Script fonts range from some of the most elegant fonts out there to fonts which basically look like someone with really nice flowing handwriting. The style of writing on which todays script fonts are based was made possible by the introduction of paper. It replaced parchment which had a much rougher surface and prevented free flowing writing. If you would like to see what writing prior to this looked follow this link to the Wikipedia page on Blackletter fonts. Script style fonts may also be known as cursive fonts.
I think fonts can be hugely useful and important in styling stationery. I design bespoke stationery and I like to give my clients as big a choice as possible so they can truly reflect their style in the stationery I design for them. If you’re making your own stationery choosing an interesting looking font is an easy way to bring artistic elements and style to what you’re making.
Script fonts can really bring a touch of sophisticated elegance with the delicate and artistic flourishes that many of the fonts use. Whereas those that look more like regular hand writing can make an occasion seem more friendly and informal. If you want to use a font that is hard to read for large amounts of text, use it for headers or titles and pair it with a plainer font for the bulk of the text. This doesn’t have to be a script font and using them with serif fonts can provide a good contrast.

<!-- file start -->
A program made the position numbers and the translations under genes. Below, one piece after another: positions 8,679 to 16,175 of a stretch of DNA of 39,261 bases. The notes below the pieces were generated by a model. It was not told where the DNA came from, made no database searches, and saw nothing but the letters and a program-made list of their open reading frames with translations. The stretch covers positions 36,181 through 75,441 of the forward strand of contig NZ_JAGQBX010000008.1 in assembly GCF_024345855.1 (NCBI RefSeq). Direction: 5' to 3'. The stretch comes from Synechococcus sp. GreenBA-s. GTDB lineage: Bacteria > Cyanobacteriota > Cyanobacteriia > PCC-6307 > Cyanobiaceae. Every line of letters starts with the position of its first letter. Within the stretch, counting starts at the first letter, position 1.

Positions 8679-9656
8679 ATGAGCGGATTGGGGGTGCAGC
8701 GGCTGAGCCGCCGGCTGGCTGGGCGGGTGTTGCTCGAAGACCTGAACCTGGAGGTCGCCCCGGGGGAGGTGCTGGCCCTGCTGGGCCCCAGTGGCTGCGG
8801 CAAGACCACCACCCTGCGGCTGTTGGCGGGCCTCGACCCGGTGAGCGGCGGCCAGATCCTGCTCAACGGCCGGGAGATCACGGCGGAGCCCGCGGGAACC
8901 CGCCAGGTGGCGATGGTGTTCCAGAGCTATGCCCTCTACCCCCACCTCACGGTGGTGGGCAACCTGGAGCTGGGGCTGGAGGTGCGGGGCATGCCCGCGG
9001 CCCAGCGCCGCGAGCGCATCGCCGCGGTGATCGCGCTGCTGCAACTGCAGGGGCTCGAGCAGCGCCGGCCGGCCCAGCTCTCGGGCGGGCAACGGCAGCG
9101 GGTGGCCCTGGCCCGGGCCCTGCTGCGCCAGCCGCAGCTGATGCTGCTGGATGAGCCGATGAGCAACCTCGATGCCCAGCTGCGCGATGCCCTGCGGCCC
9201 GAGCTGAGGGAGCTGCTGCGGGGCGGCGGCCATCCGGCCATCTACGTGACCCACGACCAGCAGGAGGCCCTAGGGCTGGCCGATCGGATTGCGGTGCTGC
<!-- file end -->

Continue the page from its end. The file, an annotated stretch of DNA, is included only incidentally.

Below is a selection of freely available script fonts which can be found online as well as chosen by clients of Artemis Stationery. These fonts will be added to the main selection on the website (click to see) when the newest version of the website is released. To find out more about stationery from Artemis Stationery visit the website now.